The trial court instructed the jury as to the general rule of liability for damage resulting from diversion of surface water from the land of one owner onto the adjoining property of another. Larkin contends that this general rule does not apply to city lots and in this he may be correct, generally speaking. See 1 Cal.Jur.2d 733. However, the jury was specifically instructed as follows: ‘The defendants are not responsible to Mr. Portman for any damages claimed by him in this proceeding unless the filling of Shafter Avenue resulted in or proximately caused the loss for which Mr. Portman now seeks damages, even though the defendants did not have the right to fill Shafter Avenue without a permit from the City authorities to do so. ‘It is thus clear that the jury could not have been misled into thinking that plaintiff could recover for the work done by Larkin on his own property.

Larkin complains of the giving of instructions on sections 310 and 4103 of the Building Code of the City and County of San Francisco. Section 310 requires a permit to occupy any part of a street for building operations or any other purpose and section 4103 provides that material for work to be done under a permit shall not be placed on public property so as to interfere with the free flow of water in any street. This was not error. Larkin admitted in his answer and at the trial that he had no permit to dump fill in Shafter Avenue and, as already pointed out, Larkin himself acknowledged in his proposed instructions that he was liable if he ‘unlawfully obstructed the free passage or use of Shafter Avenue by Mr. Portman in the customary manner.’ The jury was also instructed as follows: ‘I instruct you that in this case in violation of law, if you find that the defendant did commit a violation, it is of no consequence unless the violation was a proximate cause of the injury found by you to have been suffered by the plaintiff.’

The last point made by Larkin is that the judgment should be set aside under the so-called rule of ‘avoidable consequences.’ He argues that plaintiff could have easily avoided the flooding by taking steps to prevent it. Just how this could have been done is not clear but Larkin suggests that, inasmuch as O'Neill (who was on higher ground) put in a pump and a drain at a cost of only $150, plaintiff could have done something of the sort. Without passing upon the propriety of instructing on contributory negligence, it is a sufficient answer to this contention to point out that the jury was instructed that the plaintiff could not recover if he did not exercise reasonable care to avoid the damage to himself. The jury by its verdict found, by necessary implication, that plaintiff did exercise such reasonable care and this finding is amply supported by the record. It is true that there is a distinction between contributory negligence and avoidable consequences. Contributory negligence usually refers to conduct at and before the time of injury and avoidable consequences to conduct after the injury. However, under the facts of this case the concept would be the same as a practical matter because the first flood was the one which did the damage.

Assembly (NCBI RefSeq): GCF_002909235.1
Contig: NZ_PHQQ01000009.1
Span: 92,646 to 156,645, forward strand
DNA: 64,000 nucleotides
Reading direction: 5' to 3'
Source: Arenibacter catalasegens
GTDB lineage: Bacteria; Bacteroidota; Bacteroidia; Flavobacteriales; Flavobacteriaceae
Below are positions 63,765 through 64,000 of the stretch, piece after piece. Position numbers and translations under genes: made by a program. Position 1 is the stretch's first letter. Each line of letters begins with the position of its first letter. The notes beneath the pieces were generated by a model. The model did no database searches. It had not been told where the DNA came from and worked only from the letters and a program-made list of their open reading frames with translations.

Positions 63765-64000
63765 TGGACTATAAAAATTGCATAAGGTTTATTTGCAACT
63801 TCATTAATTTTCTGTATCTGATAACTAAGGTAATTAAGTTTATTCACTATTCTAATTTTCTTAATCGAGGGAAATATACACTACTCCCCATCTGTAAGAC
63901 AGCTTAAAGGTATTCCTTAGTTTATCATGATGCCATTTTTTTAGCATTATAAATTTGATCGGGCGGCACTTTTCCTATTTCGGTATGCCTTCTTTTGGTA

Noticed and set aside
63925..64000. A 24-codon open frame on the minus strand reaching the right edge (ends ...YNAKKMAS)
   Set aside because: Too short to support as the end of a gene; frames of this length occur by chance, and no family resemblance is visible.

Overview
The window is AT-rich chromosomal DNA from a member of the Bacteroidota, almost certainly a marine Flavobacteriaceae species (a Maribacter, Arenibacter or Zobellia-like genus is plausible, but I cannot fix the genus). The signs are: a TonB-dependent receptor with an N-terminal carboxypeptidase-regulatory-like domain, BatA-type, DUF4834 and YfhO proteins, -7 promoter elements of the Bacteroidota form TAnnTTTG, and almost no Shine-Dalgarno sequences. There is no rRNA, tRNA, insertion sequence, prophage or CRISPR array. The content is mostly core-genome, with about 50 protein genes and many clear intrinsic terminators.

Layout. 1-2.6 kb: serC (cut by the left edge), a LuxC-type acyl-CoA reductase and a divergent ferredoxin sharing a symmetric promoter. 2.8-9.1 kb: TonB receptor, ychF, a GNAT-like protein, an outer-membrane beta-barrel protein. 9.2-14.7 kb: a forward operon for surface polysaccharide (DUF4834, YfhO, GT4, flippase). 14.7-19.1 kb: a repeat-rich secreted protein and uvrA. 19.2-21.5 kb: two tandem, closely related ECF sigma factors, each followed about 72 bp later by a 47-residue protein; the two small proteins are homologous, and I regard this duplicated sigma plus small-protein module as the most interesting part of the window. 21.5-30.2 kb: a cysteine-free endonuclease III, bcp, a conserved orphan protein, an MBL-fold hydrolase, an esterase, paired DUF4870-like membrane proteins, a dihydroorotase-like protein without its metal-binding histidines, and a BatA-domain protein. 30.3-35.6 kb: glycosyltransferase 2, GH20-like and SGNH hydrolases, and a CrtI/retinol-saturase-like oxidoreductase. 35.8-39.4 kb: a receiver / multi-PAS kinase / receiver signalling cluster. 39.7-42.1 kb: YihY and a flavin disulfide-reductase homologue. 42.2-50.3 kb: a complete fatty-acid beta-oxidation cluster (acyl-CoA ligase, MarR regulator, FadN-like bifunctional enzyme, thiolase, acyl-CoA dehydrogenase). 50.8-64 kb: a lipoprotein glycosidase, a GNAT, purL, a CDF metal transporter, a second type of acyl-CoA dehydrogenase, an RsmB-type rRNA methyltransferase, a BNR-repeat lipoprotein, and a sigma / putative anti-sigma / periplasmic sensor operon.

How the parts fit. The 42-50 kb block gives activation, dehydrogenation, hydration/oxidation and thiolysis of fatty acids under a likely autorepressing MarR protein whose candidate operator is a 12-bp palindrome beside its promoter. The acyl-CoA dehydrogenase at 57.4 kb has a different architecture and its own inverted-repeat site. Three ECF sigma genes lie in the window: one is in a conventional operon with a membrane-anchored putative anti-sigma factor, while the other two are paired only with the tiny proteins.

Larkin has also called attention to a number of instructions which he contends are conflicting and which must have confused the jury. We do not agree. It is true that the charge was a long one and undoubtedly could have been streamlined. But in essence this is a very simple case. The jury was correctly instructed on the fundamental issues and what plaintiff was required to prove in order to recover. We do not feel impelled to discuss each and every instruction and compare it with the others in order to justify our conclusion that the jury was not misled or confused. The verdict against Larkin was eminently fair and, to say the least, was not a miscarriage of justice either in the broad sense or in the sense of whether Larkin received a trial in accordance with the rules of law pertaining thereto.